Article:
Kanatzidis, the Charles E. and Emma H. Morrison Professor of Chemistry in the Weinberg College of Arts and Sciences, and Chang, a professor of materials science and engineering at the McCormick School of Engineering and Applied Science, are the two senior authors of the paper.
"This is the first demonstration of an all solid-state dye-sensitized solar cell system that promises to exceed the performance of the Grtzel cell," Chang said. "Our work opens up the possibility of these materials becoming state of the art with much higher efficiencies than we've seen so far."
The Northwestern cell exhibits the highest conversion efficiency (approximately 10.2 percent) so far reported for a solid-state solar cell equipped with a dye sensitizer. This value is close to the highest reported performance for a Grtzel cell, approximately 11 to 12 percent. (Conventional solar cells made from highly purified silicon can convert roughly 20 percent of incoming sunlight.)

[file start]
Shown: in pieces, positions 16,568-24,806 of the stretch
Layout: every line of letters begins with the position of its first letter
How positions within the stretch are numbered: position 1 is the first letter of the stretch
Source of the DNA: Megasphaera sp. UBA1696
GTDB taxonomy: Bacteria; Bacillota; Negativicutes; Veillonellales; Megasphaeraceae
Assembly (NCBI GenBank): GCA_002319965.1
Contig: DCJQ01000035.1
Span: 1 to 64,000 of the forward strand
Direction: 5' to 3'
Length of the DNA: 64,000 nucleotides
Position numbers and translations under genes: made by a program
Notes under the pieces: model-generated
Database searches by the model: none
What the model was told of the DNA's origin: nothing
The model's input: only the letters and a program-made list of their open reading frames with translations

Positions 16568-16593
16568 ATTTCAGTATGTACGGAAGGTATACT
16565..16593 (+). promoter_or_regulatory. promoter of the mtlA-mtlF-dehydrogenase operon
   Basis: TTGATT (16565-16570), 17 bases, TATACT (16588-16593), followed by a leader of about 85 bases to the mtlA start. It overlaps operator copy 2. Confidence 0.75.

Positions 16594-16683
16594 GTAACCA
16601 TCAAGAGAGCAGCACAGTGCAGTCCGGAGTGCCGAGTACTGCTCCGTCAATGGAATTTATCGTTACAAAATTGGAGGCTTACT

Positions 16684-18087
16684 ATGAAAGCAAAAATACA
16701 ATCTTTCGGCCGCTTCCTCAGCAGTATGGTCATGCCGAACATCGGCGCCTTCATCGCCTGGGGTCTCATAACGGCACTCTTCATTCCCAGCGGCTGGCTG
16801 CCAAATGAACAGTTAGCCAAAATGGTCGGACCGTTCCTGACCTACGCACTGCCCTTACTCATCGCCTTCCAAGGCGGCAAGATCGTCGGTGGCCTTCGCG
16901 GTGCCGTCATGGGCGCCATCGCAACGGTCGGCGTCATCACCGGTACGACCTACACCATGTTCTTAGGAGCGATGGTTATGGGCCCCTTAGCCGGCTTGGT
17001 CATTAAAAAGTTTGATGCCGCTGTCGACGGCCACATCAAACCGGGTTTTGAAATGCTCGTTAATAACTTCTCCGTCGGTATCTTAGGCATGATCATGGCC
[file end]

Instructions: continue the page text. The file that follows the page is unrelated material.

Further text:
Unlike the Grtzel cell, the new solar cell uses both n-type and p-type semiconductors and a monolayer dye molecule serving as the junction between the two. Each nearly spherical nanoparticle, made of titanium dioxide, is an n-type semiconductor. Kanatzidis' CsSnI3 thin-film material is a new kind of soluble p-type semiconductor.
"Our inexpensive solar cell uses nanotechnology to the hilt," Chang said. "We have millions and millions of nanoparticles, which gives us a huge effective surface area, and we coat all the particles with light-absorbing dye."
A single solar cell measures half a centimeter by half a centimeter and about 10 microns thick. The dye-coated nanoparticles are packed in, and Kanatzidis' new material, which starts as a liquid, is poured in, flowing around the nanoparticles. Much like paint, the solvent evaporates, and a solid mass results. T
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